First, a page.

But there was no one in sight. Clearly, the fishermen had run into the forest when they saw us approach. I would have run too had I seen strange men walking towards me armed to the teeth! Curious about their self-sufficient way of life, I wanted to speak with the fishermen and requested the reluctant armed guard to return to the boat, after which the boatman cupped his hands over his mouth and shouted into the forest that we were friends and that there was nothing to fear.
The peaceful Apatani folk and a proposed dam
Around us was pure paradise. Knowing we were being watched from inside the dense forest, we made ourselves comfortable, drinking from the stream and even turning a few fish over the smoking fire. After five peaceful minutes that I wished I could have stretched to forever, an Apatani villager walked into view, and then approached us, with a young boy (probably his son) in tow. With the boatman translating for me, I learned he had seen the elephants earlier and that some days ago a tiger had been sighted on the outskirts of his village. The fish he was catching would be smoked, dried and then shared with the entire community.
Peaceful people, the Apatanis live in a matriarchal society and are renowned for their traditional wet-rice agriculture on tiny plots carved out of steep forested slopes. Diverting stream water to irrigate a hardy paddy variety, they also supplement their diet with fish and other forest foods.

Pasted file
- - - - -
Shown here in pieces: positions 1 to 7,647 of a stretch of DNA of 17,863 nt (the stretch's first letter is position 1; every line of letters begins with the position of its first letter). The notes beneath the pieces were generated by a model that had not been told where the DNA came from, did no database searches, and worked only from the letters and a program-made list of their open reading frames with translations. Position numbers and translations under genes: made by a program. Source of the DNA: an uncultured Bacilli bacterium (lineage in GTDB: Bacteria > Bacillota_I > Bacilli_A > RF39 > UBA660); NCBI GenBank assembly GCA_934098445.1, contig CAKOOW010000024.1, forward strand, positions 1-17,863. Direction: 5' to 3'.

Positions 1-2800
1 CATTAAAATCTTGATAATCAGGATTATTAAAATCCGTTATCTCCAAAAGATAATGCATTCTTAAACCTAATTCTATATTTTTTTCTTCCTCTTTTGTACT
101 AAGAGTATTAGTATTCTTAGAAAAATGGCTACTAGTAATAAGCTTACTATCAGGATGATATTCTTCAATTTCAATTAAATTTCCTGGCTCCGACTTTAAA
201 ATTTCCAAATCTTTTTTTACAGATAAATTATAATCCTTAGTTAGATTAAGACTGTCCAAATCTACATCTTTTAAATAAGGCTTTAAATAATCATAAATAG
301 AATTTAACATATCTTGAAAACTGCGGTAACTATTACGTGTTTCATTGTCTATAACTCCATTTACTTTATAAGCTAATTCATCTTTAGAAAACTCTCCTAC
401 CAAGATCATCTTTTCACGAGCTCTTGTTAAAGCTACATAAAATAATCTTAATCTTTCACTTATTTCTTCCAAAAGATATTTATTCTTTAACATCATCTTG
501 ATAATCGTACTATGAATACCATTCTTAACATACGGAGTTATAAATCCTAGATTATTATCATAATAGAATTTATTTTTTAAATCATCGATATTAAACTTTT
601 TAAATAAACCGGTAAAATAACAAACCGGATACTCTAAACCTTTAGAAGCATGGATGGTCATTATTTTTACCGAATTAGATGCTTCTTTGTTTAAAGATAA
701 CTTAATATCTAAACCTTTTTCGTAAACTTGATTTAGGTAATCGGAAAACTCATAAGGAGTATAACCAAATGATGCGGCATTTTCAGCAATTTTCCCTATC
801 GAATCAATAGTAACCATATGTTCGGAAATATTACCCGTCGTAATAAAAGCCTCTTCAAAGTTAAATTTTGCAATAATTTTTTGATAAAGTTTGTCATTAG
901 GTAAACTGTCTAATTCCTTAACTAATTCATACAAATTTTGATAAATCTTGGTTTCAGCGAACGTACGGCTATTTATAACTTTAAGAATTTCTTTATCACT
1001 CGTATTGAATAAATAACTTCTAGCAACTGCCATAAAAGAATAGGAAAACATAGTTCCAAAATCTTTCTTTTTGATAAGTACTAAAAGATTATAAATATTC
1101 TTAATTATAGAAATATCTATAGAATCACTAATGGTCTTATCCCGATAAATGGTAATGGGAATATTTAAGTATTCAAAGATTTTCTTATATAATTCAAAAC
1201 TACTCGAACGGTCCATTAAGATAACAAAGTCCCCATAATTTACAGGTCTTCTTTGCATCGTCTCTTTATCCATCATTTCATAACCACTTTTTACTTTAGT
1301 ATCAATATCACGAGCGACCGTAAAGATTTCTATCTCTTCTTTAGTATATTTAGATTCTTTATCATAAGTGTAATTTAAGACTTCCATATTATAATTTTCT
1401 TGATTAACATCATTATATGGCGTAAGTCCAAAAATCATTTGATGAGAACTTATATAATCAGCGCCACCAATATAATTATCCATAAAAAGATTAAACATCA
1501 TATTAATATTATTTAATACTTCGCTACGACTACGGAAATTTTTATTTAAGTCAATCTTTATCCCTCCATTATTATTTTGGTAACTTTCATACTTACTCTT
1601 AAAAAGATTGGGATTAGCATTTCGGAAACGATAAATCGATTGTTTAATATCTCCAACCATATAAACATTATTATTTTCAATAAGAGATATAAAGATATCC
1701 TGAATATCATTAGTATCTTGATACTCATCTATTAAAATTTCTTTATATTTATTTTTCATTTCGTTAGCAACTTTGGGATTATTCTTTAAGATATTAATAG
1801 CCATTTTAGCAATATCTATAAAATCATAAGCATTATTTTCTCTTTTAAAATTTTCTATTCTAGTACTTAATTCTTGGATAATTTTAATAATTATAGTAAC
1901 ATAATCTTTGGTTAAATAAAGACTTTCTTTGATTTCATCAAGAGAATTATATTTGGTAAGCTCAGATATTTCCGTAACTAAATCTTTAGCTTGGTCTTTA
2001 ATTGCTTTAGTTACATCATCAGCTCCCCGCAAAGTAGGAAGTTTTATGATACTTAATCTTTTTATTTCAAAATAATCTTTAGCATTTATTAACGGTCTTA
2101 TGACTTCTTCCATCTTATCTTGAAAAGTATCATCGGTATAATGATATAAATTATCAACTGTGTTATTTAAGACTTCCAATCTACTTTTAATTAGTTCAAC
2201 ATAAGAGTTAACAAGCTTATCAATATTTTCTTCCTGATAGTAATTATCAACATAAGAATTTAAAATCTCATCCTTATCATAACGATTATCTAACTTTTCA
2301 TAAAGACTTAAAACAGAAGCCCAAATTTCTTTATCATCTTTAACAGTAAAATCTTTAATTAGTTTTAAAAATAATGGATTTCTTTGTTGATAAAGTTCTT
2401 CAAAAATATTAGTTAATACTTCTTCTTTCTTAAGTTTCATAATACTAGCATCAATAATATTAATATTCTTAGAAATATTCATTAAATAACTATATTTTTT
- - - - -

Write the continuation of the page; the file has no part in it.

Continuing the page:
I left him to his devices, envious of his ability to take sustenance from a forest in which I would be helpless. However, I took some solace from the fact that I was among those who were working to prevent his world from being drowned by planners who understood little about sustainability and even less about development. Later that day, I flew along the winding course of the Subansiri River, which was densely clothed by rainforest vegetation on both sides of its banks. I took photographs. I spoke to engineers. I consulted colleagues across the country. The general consensus was that losing forests like these, in this day and age, was unthinkable. Yet, political support was growing for an ecologically ill-advised dam that would drown irreplaceable biodiversity under a reservoir over 40 kilometres long. Neither the fate of the clouded leopard, nor that of the Apatani people were ever factors to consider. At the time of writing, the Lower Subansiri Project is in trouble. It has violated the conditions on which it received environmental clearance, and the deadlock between those against the dam and the government is still to be cleared. Promoters are also worried about financial projections. But the possibility that the dam will eventually be built still looms large. Visit Taley while you still can, so you can tell your children: “I was there. It was beautiful.” Better yet, join in efforts to save Taley for posterity.